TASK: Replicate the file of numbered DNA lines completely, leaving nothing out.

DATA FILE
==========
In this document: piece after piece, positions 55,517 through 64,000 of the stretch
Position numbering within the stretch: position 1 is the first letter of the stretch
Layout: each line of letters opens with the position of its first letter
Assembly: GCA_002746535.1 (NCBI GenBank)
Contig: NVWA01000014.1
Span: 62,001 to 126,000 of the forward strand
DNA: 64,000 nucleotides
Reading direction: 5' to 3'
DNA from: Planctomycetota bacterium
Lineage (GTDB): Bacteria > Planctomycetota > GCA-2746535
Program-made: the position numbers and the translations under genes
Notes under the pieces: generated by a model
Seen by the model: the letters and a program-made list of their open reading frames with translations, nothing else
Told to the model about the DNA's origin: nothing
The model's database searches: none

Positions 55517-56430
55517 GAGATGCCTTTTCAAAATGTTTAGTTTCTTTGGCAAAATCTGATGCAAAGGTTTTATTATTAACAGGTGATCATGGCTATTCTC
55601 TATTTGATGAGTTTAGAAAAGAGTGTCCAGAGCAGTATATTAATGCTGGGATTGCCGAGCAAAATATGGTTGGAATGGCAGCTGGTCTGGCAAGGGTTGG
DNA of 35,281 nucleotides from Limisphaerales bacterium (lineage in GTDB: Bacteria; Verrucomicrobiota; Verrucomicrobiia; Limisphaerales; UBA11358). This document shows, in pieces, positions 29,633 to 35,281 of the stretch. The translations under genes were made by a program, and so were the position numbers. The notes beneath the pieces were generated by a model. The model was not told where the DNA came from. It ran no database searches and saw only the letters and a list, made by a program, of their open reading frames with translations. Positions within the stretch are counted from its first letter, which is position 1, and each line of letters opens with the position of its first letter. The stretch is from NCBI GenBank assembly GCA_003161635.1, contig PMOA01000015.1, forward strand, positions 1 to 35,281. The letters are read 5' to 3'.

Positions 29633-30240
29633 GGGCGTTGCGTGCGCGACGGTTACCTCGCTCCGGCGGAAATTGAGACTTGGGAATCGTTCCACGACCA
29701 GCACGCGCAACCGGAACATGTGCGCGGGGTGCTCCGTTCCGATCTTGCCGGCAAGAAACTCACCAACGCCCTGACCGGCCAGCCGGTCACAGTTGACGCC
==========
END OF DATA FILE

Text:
In this document: piece after piece, positions 55,517 through 64,000 of the stretch
Position numbering within the stretch: position 1 is the first letter of the stretch
Layout: each line of letters opens with the position of its first letter
Assembly: GCA_002746535.1 (NCBI GenBank)
Contig: NVWA01000014.1
Span: 62,001 to 126,000 of the forward strand
DNA: 64,000 nucleotides
Reading direction: 5' to 3'
DNA from: Planctomycetota bacterium
Lineage (GTDB): Bacteria > Planctomycetota > GCA-2746535
Program-made: the position numbers and the translations under genes
Notes under the pieces: generated by a model
Seen by the model: the letters and a program-made list of their open reading frames with translations, nothing else
Told to the model about the DNA's origin: nothing
The model's database searches: none

Positions 55517-56430
55517 GAGATGCCTTTTCAAAATGTTTAGTTTCTTTGGCAAAATCTGATGCAAAGGTTTTATTATTAACAGGTGATCATGGCTATTCTC
55601 TATTTGATGAGTTTAGAAAAGAGTGTCCAGAGCAGTATATTAATGCTGGGATTGCCGAGCAAAATATGGTTGGAATGGCAGCTGGTCTGGCAAGGGTTGG
DNA of 35,281 nucleotides from Limisphaerales bacterium (lineage in GTDB: Bacteria; Verrucomicrobiota; Verrucomicrobiia; Limisphaerales; UBA11358). This document shows, in pieces, positions 29,633 to 35,281 of the stretch. The translations under genes were made by a program, and so were the position numbers. The notes beneath the pieces were generated by a model. The model was not told where the DNA came from. It ran no database searches and saw only the letters and a list, made by a program, of their open reading frames with translations. Positions within the stretch are counted from its first letter, which is position 1, and each line of letters opens with the position of its first letter. The stretch is from NCBI GenBank assembly GCA_003161635.1, contig PMOA01000015.1, forward strand, positions 1 to 35,281. The letters are read 5' to 3'.

Positions 29633-30240
29633 GGGCGTTGCGTGCGCGACGGTTACCTCGCTCCGGCGGAAATTGAGACTTGGGAATCGTTCCACGACCA
29701 GCACGCGCAACCGGAACATGTGCGCGGGGTGCTCCGTTCCGATCTTGCCGGCAAGAAACTCACCAACGCCCTGACCGGCCAGCCGGTCACAGTTGACGCC